Common Side Effects from Light Box Therapy and Ways to Alleviate Them

Headaches, Mood Changes May Result from Phototherapy

Light can have profound effects on our ability to sleep. It may impact the ease in which we fall asleep and wake in the morning. It can also impact our mood. For example, in the dead of winter, it can become difficult to wake up and get the day started due to morning sleepiness. With chronic circadian disorders, such as in those who are night owls by nature, insomnia may also occur at night. If you have been advised to use a light box to treat your circadian rhythm disorder or seasonal affective disorder (SAD), you may wonder if there are any potential common side effects with light box therapy and ways to alleviate them. Fortunately, there are very few side effects with this type of phototherapy and if they do occur, they are reversible once therapy is stopped.

Some of the potential side effects that may occur include:

Photophobia

Light box therapy may cause photophobia, literally a fear of light
Light box therapy may cause photophobia, literally a fear of light. Chris McGrath / Staff / Getty Images

The light box itself may prove bothersome, inciting a case of photophobia (literally, "fear of light"). If you have this symptom, you may experience a light sensitivity that may even cause eye pain. You may find that the light is irritating and something you simply feel compelled to avoid.

Headache

Light box therapy may cause a headache as a side effect
Light box therapy may cause a headache as a side effect. Tetra Images/Getty Images

A headache may result from use of a light box, especially if you are prone to migraine headaches. The bright light may intensify the discomfort.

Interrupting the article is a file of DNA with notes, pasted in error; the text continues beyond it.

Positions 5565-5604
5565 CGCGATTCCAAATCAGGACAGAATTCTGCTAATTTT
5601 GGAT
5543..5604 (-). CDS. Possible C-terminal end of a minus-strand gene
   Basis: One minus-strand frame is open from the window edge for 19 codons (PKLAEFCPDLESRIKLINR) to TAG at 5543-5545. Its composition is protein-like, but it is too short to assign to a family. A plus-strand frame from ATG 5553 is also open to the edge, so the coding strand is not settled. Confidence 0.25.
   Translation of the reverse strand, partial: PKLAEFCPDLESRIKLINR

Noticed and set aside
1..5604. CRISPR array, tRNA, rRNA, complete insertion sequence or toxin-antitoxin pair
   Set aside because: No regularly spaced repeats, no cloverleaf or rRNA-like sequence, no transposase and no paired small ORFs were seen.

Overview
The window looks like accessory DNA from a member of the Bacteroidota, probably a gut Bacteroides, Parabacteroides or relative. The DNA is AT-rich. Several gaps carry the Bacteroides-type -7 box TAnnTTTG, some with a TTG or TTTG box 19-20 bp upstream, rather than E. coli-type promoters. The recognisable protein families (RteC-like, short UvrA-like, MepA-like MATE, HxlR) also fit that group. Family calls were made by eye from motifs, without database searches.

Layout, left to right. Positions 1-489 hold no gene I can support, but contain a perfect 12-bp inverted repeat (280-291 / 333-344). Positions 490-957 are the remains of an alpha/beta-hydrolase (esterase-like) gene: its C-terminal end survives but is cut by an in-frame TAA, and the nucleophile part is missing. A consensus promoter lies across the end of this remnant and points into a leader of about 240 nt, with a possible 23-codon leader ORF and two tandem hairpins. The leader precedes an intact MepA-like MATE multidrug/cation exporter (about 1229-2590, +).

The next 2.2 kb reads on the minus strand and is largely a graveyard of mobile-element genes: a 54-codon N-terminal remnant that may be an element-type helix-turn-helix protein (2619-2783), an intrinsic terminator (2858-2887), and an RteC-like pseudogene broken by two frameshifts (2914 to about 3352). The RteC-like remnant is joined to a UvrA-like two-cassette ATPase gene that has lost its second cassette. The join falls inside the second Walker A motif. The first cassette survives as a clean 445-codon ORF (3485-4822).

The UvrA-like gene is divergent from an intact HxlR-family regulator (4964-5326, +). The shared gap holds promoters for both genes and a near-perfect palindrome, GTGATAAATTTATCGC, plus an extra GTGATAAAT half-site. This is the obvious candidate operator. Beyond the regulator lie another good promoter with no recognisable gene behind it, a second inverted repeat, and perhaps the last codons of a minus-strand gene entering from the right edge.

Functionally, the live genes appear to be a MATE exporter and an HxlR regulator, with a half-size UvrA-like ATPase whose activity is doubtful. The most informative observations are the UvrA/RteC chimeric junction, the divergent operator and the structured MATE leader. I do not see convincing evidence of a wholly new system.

Fatigue

Light box exposure at the wrong time may cause increased fatigue
Light box exposure at the wrong time may cause increased fatigue. Ghislain & Marie David de Lossy/Getty Images

Curiously, the light box may actually incite a case of fatigue. This may occur if your circadian rhythm becomes shifted inappropriately by using the light in the evening when you are a night owl, for example. Your body may suddenly be compelled to sleep later into the morning and as a result you will naturally feel fatigued at that time. More »

Irritability

Irritability or mood problems may occur in some as a side effect to light box therapy
Irritability or mood problems may occur in some as a side effect to light box therapy. Hero Images/Getty Images

In some people, the use of a light box may result in increased irritability. You may find yourself losing your patience with others, becoming annoyed, and unexpectedly snapping at them. There can be other mood changes as well.

Hypomania

Light box therapy may cause hypomania, a state of elevated mood and impulsive behaviors
Light box therapy may cause hypomania, a state of elevated mood and impulsive behaviors. Michel Tcherevkoff/Getty Images

There are situations where a light box can actually provoke an episode of hypomania. Mania is a period of elevated mood and increased activity. It often occurs cyclically with bipolar disorder. In predisposed individuals, the light box may cause a milder form of a manic period called hypomania.

Insomnia

Light box may cause insomnia as a side effect and make it hard to fall asleep
Light box may cause insomnia as a side effect and make it hard to fall asleep. Peter Dazeley/Photographer's Choice/Getty Images

Finally, the light box itself may cause difficulties falling or staying asleep called insomnia. Again, this likely relates to a shift in the circadian rhythm and the body's desire to sleep. If the light box is used at the wrong time, such as in the evening in night owls, it may result in improper timing of sleep. More »

Ways to Alleviate Side Effects

Light box therapy can be used effectively to minimize side effects
Light box therapy can be used effectively to minimize side effects. Universal Images Group / Getty Images

Many of these symptoms might be improved by taking a few simple steps. First, you might simply increase the distance you are sitting from the light box. Additionally, it might be necessary to take short breaks or even shorten the session times. By reducing the amount of time that you are being exposed, the side effects might go away.

For those with sensitive skin or a tendency to mania such as in bipolar disorder, it may be best to simply avoid light box phototherapy all together. If you have questions or concerns, you should speak with your doctor about your treatment and possible alternatives.

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